As APR’s Brandon Moseley reported, “A recent study by George Washington University indicates that the U.S. government returned more than $1,567 to the state in 2015 for every Alabamian counted in the census. More than 100 federal programs use data collected during census counts as part of their formulas to distribute billions of dollars in federal funding to the states. Those programs include Medicaid, Medicare Part B, Supplemental Nutrition Assistance Program, Highway Planning and Construction, and Title 1 Grants to Local Education Agencies. Census-derived data also is used to allocate seats in the U.S. House of Representatives and in legislative redistricting.”

Ivey establishes statewide group to prepare Alabama for maximum Census participation

Health Care

Alabama Republican politicians have ignored the question of Medicaid expansion or rejected it outright, but there are recent signs that resistance is softening.

“Despite what appears to be a solid opposition among Alabama Republicans, some public health experts and hospital officials, including the Alabama Hospital Association, are issuing dire calls for a renewed debate,” reported APR’s Chip Brownlee.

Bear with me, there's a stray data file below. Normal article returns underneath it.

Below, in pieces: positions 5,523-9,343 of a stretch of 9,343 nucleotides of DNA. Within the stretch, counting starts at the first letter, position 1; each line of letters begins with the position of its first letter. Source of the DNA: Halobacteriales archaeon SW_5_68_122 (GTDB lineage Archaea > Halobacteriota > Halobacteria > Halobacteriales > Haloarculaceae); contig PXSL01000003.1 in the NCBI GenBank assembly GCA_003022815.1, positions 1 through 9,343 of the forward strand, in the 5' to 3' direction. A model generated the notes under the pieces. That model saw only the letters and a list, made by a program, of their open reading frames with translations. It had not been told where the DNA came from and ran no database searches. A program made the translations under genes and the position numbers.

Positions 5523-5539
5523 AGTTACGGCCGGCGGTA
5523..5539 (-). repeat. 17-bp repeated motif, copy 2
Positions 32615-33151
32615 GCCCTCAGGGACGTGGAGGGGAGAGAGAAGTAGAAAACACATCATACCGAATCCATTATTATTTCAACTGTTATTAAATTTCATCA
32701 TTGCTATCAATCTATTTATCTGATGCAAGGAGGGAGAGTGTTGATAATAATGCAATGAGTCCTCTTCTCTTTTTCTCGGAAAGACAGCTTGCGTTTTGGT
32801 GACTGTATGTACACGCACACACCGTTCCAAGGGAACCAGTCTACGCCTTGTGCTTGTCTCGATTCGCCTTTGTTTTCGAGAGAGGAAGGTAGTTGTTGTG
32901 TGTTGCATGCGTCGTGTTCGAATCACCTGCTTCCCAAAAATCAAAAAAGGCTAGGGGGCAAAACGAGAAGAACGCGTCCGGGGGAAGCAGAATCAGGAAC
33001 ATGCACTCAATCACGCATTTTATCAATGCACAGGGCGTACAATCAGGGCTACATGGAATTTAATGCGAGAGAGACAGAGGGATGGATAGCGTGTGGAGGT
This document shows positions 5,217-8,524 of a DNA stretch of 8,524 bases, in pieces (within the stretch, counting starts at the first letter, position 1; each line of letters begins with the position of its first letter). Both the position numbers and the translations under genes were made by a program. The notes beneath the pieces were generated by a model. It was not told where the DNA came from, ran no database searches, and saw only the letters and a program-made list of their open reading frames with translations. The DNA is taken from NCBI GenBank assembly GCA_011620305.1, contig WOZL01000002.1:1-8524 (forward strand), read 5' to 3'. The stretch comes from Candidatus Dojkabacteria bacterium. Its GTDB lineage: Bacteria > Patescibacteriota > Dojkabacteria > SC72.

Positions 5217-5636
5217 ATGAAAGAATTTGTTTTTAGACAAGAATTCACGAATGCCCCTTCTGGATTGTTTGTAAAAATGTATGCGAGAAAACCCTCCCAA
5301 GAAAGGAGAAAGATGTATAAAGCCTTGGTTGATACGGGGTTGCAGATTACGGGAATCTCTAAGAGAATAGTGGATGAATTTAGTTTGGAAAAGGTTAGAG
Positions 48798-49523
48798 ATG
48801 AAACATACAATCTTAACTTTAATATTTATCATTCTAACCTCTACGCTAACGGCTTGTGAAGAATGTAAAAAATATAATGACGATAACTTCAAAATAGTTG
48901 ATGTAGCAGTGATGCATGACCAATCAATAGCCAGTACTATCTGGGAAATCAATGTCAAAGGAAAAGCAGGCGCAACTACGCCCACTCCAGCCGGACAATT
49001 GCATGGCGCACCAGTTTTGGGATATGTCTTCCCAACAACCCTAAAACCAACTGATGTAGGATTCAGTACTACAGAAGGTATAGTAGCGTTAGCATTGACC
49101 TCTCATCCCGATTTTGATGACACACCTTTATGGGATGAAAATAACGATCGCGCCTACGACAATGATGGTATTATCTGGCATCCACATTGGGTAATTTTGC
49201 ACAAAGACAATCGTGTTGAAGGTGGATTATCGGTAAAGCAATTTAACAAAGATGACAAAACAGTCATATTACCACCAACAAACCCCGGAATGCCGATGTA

“Medicaid expansion is the one thing the state can do to prevent more hospital closures, loss of jobs, and cutbacks on services,” said Danne Howard, the association’s chief policy officer.

“The association — and the more than 100 individual hospitals it represents across Alabama, many of them rural and some of them teetering on the edge of closing — view the situation as so dire that the association plans to launch a renewed effort early next year to bring the discussion back to the forefront ahead of the 2019 legislative session, when a new class of state lawmakers will take office,” according to Brownlee.